Almost all parents worry about the health and safety of their newborn children. In fact, we’re evolutionarily programmed to scan our environments for any potential threat to the little life we are now charged with preserving. You might worry that your child will stop breathing in the night. That a car might leap onto the sidewalk and mow down you and your stroller. Or, even, that you could do something to harm your new baby, like drown her during those awkward newborn sponge baths……
Obsessive photo-sharing isn’t new to the social media world. The instinct has long been there; it’s just that it used to require a lot more overhead. In the 1970s, for example, there was the post-vacation slide show, in which relatives and friends of the lucky travelers had the bad luck to be buttonholed into two hours of photos with lengthy you-had-to-be-there anecdotes.Then there was the business-guy-with-pictures-of-his-kids-in-his-wallet, something that ingrained itself in my mind so robustly that to this day I think I should be carrying around physical pictures of my son Thomas (as though I don’t have a small metal-and-glass rectangle that contains more photos of Thomas than existed in the universe before 1900)……
Read more: https://www.washingtonpost.com/lifestyle/on-parenting/why-im-posting-my-kids-photos-and-sharing-him-with-the-world/2018/08/30/f0cd085a-9cda-11e8-8d5e-c6c594024954_story.html?utm_term=.cdbeb354f68b
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I’m letting my heart spill out through my keyboard… metaphorically, of course, and I’m offering it all to you. Today, I’m going to talk about my mental health. This is something that I’ve worked to conceal for a long time, mostly because of the negative stigma attached to mental illness. I’m sharing for two main […]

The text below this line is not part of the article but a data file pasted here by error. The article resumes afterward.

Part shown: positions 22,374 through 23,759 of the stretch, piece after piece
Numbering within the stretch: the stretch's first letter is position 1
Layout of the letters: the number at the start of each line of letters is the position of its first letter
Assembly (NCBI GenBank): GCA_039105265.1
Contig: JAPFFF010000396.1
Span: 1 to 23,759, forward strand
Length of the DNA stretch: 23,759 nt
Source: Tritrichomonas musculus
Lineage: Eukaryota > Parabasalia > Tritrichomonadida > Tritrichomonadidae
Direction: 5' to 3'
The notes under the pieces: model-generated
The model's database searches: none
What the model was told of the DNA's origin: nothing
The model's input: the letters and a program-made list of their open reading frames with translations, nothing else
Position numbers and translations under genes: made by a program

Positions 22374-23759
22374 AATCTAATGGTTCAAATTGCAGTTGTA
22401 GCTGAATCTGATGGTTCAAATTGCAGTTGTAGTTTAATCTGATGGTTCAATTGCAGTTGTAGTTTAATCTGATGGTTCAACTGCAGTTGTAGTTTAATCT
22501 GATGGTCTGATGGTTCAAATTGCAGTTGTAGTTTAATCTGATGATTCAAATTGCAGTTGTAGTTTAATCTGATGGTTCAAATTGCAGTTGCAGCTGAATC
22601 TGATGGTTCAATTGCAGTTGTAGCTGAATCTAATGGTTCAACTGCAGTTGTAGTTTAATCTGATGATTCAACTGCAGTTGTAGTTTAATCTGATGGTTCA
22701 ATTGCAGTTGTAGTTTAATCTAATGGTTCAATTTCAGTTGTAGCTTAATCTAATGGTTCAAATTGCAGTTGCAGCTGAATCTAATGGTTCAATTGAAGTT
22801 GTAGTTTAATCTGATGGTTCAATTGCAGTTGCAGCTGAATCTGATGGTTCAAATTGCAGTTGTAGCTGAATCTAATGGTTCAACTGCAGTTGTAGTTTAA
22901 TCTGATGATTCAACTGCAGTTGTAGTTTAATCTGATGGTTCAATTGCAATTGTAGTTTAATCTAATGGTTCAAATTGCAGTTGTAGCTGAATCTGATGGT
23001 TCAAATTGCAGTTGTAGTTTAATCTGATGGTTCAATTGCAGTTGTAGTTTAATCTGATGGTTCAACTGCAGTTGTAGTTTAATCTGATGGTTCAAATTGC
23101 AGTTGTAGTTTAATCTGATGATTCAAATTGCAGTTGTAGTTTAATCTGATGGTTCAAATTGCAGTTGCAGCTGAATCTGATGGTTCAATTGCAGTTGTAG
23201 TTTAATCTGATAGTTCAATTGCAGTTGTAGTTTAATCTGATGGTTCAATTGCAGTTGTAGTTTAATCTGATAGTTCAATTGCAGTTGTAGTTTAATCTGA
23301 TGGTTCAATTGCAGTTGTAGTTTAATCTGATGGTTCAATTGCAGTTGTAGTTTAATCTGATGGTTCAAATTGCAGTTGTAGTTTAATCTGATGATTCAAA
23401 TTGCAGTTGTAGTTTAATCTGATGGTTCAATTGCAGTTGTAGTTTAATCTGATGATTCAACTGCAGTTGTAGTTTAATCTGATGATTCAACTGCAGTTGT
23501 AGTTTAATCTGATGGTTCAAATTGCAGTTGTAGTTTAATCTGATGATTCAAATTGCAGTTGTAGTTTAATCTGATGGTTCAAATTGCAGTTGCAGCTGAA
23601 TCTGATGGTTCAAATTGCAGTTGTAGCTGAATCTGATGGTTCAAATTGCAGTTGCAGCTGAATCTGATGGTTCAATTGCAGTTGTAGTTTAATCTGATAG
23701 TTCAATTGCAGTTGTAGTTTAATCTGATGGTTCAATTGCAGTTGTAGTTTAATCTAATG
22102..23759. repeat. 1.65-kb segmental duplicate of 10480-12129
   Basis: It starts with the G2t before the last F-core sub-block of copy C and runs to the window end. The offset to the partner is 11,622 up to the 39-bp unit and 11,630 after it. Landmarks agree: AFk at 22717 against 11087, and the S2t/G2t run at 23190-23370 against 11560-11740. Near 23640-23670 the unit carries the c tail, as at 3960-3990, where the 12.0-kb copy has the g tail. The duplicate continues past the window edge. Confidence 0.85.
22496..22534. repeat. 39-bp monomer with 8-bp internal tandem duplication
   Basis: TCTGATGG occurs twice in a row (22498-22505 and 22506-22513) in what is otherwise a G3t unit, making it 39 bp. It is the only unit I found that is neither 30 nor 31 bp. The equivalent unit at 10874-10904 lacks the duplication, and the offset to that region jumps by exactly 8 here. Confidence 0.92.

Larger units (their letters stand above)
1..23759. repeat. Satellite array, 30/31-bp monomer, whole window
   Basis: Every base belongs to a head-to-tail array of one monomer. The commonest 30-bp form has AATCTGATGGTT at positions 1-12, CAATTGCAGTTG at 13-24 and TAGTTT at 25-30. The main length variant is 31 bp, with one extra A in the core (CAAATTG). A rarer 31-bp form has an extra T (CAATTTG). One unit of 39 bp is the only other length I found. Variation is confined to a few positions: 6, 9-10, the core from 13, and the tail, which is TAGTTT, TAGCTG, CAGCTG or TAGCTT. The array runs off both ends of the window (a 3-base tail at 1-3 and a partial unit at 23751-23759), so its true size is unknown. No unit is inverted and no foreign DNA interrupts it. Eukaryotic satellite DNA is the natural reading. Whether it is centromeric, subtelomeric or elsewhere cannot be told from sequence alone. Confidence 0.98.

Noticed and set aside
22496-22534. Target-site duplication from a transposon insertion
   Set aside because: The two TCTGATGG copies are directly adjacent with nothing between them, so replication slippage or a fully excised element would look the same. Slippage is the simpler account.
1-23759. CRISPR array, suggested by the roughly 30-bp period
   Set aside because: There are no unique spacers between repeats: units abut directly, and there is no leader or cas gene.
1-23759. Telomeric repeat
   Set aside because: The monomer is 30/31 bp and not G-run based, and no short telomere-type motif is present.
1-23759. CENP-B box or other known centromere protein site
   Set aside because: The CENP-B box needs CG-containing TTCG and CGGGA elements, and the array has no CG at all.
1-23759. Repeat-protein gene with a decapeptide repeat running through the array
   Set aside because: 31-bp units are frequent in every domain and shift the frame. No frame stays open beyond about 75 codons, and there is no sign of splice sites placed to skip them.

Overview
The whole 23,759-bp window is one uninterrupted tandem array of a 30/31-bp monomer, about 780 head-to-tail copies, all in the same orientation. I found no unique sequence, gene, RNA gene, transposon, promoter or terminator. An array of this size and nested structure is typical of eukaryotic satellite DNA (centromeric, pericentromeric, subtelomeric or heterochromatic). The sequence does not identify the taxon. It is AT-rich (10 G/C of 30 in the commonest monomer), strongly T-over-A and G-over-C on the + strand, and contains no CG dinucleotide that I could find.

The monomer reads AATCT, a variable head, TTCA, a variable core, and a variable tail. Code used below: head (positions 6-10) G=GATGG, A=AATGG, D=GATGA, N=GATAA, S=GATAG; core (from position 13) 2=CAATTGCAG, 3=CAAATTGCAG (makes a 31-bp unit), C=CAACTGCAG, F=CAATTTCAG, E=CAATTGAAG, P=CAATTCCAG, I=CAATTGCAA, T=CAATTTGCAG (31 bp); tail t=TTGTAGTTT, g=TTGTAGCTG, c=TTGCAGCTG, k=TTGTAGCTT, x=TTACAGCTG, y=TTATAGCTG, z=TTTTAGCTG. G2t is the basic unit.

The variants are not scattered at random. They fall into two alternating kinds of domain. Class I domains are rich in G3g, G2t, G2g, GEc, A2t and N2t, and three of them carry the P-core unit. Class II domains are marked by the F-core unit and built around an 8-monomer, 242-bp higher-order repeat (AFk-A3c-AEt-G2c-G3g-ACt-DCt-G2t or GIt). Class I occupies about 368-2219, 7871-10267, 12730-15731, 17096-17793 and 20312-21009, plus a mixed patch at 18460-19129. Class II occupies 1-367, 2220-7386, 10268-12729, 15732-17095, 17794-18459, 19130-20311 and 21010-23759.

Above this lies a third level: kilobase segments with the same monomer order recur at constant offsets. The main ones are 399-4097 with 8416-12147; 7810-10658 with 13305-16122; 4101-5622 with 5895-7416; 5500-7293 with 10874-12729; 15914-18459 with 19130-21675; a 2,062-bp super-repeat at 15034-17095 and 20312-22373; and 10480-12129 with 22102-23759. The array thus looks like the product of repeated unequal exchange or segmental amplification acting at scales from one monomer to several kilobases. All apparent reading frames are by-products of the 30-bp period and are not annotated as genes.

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Lawmakers in France recently passed a ban on the use of smartphones in schools, impacting students in their early to midteens. In U.S. school districts where digital device policies are all over the map, parents and teachers are divided on how to curb or permit phone use in the classroom.
Some schools have students stash their phones in their lockers – as they do for middle schoolers in my Northern New Jersey town. Others have kids place them in a canvas “pocket chart” – essentially a hanging shoe organizer – in the classroom.
What most everyone agrees on is that screen-time addiction is a problem for young and old, an issue that companies such as Apple, Google and Facebook are finally tackling with recently announced software updates. You hear all too often how kids who are fixated on smartphone screens are only modeling the behavior of their parents. (It’s also not unheard of that a teacher also may use a phone in the classroom, to check on his or her own family at home.)
According to nonprofit family media watchdog Common Sense Media, 24 percent of kids from 8 to 12 years old have their own smartphone and 67 percent of their teenage counterparts do, with tweens using an average of about six hours’ worth of entertainment media daily.
Compounding the confusion is the age at which families give their kids a phone – often, but not always, when the youngster is about to enter middle school. But what effect does a kid who has a phone that’s visible at school have on a classmate who doesn’t have his or her own handset?